There are truths one doesn’t find out about oneself until later in life that would have helped make sense of things earlier, had one known. A number of years ago I discovered that I am in the 1-in-6 minority of folks who have Sensory Processing Sensitivity. This means my brain processes information differently and reflects on it more deeply than most people’s brains do. The down side is that I can become easily overwhelmed and overstimulated. The up side, however, is that I derive immense satisfaction and joy from the smallest bits of beauty or experience.
”]It doesn’t take much to trip whatever trigger is in my brain. Quality food, sincere hugs, moving music readily please me. Small things fill me up, quench my thirst. I may detect subtleties that others miss. Variations in shadow from one canyon to the next to the next, the mystery of solar/lunar eclipses, the way a raven’s pinions are evenly separated at its wingtips, or the tiniest sound of a seep trickling in the desert — these are things of exquisite beauty to me. Last month two unrelated people independently told me, within a 72-hour span, that they didn’t know anyone else who could get “orgasmic about nature” the way I did. They even chose the same exact phrase. (Reason for today’s header photo: one of those observations was made as I was ooohing and ahhing about this canyon scene at sun-up.)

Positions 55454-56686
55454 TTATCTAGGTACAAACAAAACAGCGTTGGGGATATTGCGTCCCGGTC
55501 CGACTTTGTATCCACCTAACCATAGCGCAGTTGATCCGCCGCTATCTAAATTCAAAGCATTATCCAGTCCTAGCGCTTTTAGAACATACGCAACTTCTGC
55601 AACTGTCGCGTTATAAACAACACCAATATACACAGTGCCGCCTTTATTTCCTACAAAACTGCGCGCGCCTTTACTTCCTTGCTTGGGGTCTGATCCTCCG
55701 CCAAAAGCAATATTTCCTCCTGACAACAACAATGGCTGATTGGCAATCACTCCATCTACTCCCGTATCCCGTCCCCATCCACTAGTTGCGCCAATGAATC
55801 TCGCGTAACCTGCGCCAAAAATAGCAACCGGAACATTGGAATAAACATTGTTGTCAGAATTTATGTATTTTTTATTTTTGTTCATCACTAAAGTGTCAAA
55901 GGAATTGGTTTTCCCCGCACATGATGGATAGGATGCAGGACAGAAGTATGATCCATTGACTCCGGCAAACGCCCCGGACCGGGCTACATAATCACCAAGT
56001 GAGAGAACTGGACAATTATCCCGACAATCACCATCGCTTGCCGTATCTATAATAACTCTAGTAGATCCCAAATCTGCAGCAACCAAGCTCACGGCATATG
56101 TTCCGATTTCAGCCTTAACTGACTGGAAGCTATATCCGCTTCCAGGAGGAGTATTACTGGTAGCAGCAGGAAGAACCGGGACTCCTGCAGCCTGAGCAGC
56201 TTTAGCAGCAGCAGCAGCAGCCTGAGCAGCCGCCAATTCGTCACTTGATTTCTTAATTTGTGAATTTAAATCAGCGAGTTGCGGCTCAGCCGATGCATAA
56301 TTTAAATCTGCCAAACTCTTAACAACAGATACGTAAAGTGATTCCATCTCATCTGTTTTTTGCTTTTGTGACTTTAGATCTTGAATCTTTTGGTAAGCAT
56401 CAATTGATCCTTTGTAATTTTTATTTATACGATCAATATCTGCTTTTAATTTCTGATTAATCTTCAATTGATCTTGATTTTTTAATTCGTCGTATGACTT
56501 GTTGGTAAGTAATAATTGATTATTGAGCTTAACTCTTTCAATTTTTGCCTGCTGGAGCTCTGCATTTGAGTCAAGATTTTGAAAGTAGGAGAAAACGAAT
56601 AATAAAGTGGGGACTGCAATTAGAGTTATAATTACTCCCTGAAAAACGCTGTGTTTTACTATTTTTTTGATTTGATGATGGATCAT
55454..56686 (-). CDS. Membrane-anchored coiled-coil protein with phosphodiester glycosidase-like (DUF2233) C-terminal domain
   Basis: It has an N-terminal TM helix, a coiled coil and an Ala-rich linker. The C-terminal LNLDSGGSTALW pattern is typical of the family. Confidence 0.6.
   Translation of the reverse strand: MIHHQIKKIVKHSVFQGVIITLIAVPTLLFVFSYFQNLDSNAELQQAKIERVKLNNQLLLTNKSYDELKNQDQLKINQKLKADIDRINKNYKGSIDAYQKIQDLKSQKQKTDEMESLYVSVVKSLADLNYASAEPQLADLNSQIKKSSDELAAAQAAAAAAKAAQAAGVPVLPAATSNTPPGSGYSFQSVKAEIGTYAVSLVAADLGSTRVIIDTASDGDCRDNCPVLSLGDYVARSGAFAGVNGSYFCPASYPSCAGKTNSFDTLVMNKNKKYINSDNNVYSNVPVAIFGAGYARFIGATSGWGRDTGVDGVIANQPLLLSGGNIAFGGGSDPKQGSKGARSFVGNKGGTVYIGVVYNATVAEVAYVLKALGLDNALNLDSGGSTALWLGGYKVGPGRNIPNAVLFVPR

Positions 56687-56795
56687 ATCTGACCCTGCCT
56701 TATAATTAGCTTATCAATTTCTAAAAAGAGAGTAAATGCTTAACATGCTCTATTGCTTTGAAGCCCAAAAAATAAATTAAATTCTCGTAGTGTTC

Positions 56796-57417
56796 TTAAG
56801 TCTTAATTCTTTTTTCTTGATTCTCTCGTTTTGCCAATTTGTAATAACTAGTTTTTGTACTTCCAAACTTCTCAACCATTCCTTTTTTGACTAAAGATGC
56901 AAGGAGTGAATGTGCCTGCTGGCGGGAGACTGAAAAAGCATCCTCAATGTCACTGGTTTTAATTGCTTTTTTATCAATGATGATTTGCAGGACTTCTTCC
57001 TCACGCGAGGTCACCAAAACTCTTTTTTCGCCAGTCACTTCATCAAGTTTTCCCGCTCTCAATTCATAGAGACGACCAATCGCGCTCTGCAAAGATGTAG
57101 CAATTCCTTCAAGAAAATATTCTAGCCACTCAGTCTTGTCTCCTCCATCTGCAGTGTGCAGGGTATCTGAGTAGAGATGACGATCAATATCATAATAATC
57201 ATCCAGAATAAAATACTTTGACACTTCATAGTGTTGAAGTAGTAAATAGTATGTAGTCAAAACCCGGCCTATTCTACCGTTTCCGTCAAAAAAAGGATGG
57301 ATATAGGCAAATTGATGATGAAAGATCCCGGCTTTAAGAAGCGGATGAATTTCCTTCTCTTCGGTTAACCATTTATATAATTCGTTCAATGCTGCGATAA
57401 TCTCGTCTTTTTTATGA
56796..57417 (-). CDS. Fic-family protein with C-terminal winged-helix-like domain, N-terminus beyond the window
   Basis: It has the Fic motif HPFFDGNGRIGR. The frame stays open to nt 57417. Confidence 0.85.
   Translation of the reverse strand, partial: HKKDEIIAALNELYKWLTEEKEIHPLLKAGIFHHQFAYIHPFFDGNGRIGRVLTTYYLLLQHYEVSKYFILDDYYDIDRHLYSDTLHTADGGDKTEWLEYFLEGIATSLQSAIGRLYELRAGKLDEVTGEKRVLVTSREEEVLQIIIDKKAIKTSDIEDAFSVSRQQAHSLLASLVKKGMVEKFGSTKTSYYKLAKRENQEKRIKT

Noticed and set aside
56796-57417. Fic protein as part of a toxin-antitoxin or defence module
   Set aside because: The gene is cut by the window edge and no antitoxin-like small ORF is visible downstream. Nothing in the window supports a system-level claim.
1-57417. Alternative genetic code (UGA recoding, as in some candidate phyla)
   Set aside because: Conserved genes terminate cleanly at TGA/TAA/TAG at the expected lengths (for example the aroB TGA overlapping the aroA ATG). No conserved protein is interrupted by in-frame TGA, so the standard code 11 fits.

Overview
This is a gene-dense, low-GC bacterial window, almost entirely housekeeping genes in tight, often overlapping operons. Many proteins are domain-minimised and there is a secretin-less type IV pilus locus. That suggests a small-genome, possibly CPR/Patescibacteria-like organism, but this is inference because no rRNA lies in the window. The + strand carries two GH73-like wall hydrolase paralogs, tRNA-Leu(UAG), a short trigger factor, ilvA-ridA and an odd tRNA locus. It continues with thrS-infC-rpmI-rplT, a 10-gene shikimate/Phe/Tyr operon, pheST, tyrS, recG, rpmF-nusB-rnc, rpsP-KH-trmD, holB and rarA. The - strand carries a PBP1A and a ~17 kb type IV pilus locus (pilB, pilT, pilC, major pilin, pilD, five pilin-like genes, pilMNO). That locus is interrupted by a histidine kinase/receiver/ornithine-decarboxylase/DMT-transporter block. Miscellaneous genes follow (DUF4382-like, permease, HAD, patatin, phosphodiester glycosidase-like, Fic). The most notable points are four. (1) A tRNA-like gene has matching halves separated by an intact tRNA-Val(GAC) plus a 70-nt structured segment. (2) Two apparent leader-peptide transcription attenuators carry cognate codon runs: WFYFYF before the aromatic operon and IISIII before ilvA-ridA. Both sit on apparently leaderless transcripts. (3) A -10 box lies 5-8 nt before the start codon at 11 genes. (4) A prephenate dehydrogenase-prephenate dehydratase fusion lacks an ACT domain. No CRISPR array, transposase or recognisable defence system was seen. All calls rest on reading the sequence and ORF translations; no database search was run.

Elaine Aron, the researcher who has most studied High Sensitivity, states that “if you notice everything, you are naturally going to be overstimulated when things are too intense, complex, chaotic, or novel for a long time.” If you know me, you know how dismayed I am at my own distractibility in conditions like that. Is it any wonder that I am increasingly drawn to the wilderness, to remote places where I can seek out tranquility? Get me away from crowds, honking horns, grocery stores with too many choices, or even heavily-traveled hiking trails. Give me solitude. Give me time and place for my thoughts to coalesce, for my spirit to make connections.
[See here for more details if you, or someone you know, may desire more info about high sensitivity. A short self-test is available.]